Since the 1970’s technological advancements have been vast.
The programming language C first appeared in the early 1970s.
In 1971, Intel released the first programmable microprocessor to the market, the Intel 4004.
The first email was sent.
The Apple II was released in 1977.
The Sony Walkman was released in 1979 which inadvertently became synonymous with portable tape players.
In 1977, the Tandy Corporation launched the TRS-80 through RadioShack stores.
The Commodore PET (Personal Electronic Transactor) was released in 1977 and became a top seller in some markets. The PET paved the way for the remainder of the PET line and eventually the Commodore 64. Anyone that owned one loved their C64, complete with cassette tape backup and little printer, they were the talk of the town and the envy of all.
The Data Encryption Standard in the U.S. was Federally Registered on 17 March 1975. This was a symmetric key algorithm for the encryption of electronic data. Though only after advice and adoption by the NSA was it widely adopted.
In 1976 the Diffie–Hellman key exchange was revealed, it introduced a radically new method of distributing cryptographic keys, which went far toward solving one of the fundamental problems of cryptography, the key distribution.
Now of course this is just a minute sample of advancements, and of course with all things, time stands still for no one.
Computer language did not stop with C. Intel has gone on to release some of the worlds fastest most advanced processors. Email is becoming obsolete. Apple and their Macbooks have become a staple in the Music, and Graphic Design world. The Sony Walkman? What’s that? Ah, Tandy, Radio who? Commodore?
All of these have either been replaced by their faster, more powerful predecessor or have died off altogether, well all but one.
The way we handle Key Distribution, the way we handle end to end encryption.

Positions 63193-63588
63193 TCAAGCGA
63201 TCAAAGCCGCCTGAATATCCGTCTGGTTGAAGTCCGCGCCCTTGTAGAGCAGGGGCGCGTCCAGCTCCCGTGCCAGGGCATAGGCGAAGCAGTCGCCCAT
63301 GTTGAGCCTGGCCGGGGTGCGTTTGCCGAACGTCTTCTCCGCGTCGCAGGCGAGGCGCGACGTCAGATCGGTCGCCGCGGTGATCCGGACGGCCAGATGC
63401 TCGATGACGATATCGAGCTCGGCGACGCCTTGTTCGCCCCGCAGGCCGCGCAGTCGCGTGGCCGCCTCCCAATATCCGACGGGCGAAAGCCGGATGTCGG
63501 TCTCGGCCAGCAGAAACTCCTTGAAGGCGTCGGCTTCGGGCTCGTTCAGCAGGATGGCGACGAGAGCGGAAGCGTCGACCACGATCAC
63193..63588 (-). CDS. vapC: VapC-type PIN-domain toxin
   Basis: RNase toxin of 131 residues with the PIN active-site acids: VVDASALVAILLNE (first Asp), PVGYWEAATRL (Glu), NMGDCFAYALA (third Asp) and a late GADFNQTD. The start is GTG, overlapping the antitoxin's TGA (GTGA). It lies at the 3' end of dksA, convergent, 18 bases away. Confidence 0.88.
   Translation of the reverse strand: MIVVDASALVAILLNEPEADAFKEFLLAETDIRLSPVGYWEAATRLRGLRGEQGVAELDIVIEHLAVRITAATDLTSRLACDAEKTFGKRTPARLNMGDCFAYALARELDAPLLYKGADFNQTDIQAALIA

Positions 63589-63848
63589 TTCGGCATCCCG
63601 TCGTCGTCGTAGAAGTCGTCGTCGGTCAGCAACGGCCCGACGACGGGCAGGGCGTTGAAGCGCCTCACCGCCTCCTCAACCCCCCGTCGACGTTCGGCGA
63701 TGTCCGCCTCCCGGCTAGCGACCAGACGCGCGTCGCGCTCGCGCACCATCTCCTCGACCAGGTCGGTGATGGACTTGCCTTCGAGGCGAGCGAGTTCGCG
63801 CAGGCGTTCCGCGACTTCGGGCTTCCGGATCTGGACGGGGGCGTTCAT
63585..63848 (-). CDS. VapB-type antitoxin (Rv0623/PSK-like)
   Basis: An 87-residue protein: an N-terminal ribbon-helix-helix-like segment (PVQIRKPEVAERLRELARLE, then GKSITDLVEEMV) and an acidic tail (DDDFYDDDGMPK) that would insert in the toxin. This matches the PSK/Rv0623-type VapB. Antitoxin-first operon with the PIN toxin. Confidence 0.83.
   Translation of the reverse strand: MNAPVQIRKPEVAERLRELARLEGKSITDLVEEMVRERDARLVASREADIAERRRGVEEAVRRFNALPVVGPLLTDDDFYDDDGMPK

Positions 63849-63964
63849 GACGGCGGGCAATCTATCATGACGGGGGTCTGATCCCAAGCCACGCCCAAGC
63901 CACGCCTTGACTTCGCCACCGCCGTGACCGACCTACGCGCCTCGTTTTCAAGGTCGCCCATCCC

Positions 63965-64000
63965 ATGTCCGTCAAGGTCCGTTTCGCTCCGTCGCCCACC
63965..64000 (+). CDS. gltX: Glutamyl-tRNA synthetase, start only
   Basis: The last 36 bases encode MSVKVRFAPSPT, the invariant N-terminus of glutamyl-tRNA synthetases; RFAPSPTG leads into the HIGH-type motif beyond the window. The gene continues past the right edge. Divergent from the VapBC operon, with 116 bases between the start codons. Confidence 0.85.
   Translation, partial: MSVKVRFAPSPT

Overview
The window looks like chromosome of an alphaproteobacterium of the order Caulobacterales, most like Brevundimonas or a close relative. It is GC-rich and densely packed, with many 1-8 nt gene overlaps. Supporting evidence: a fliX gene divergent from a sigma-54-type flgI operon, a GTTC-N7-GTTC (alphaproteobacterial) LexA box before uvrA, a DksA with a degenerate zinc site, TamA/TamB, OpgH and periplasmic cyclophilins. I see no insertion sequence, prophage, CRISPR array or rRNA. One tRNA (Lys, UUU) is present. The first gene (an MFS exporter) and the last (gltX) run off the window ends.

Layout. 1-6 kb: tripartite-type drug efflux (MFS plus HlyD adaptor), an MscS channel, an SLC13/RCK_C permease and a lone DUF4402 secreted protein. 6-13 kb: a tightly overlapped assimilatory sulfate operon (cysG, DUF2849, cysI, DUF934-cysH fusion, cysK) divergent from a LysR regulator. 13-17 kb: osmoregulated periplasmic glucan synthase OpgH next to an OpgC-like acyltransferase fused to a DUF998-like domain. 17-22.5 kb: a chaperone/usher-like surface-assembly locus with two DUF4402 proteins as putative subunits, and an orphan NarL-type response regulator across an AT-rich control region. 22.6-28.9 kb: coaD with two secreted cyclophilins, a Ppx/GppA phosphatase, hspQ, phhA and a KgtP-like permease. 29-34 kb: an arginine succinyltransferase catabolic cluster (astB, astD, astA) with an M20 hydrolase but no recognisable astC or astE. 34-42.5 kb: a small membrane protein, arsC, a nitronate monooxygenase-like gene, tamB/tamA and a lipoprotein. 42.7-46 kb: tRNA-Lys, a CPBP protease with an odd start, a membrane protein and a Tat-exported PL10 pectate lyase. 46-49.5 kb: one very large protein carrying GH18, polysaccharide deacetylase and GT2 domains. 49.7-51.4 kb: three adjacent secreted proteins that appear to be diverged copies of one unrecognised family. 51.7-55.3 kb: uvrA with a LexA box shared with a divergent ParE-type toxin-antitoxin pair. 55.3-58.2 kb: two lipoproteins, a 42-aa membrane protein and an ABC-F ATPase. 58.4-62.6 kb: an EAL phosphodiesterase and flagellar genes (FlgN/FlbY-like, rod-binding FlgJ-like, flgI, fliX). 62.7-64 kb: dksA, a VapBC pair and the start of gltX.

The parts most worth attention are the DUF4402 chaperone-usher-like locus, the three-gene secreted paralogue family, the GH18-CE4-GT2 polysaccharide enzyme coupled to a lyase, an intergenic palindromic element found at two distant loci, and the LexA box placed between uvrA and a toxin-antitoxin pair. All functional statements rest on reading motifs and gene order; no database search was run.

Even if you are not a computer geek, or encryption enthusiast you will recognize the phrase end to end encryption, for messaging apps have been patting themselves on the back, puffing out their chests, playing the role as a saviour, chanting words and phrases such as:
“We now offer end to end encryption, your messages can not be read by anyone other than who you send them too, no prying eyes, no third parties listening in on your calls, or watching your video conferences. We have saved you all from the likes of the NSA or Big Brother.”
Part of this is true, end to end encryption is crucial. It makes sure that third parties have a much more difficult time spying on you, whether that be reading your texts, looking at photos you might send, or even viewing your video calls. However, as mentioned above, since the 1970’s nothing has changed. The way we handle the transfer of these public keys, ensuring a secure encrypted communication model between two people, is based on 1970’s technology.
Granted, more and more layers of security and protocols have been draped over this procedure of transferring these public keys, however this does nothing in fixing the issues, only covering them up, turning a blind eye to the fact that, “Houston, we have a problem.”
For ever since its conception, the Diffie–Hellman key exchange has always had one fatal flaw, Man In The Middle Attacks.
Now, for those of you with some technical prowess you are very aware of this. There has been attempts to remedy this flaw, valiant attempts, though all of these were dependant on the same fallible aspect, humans. More on that later.
Man In The Middle Attacks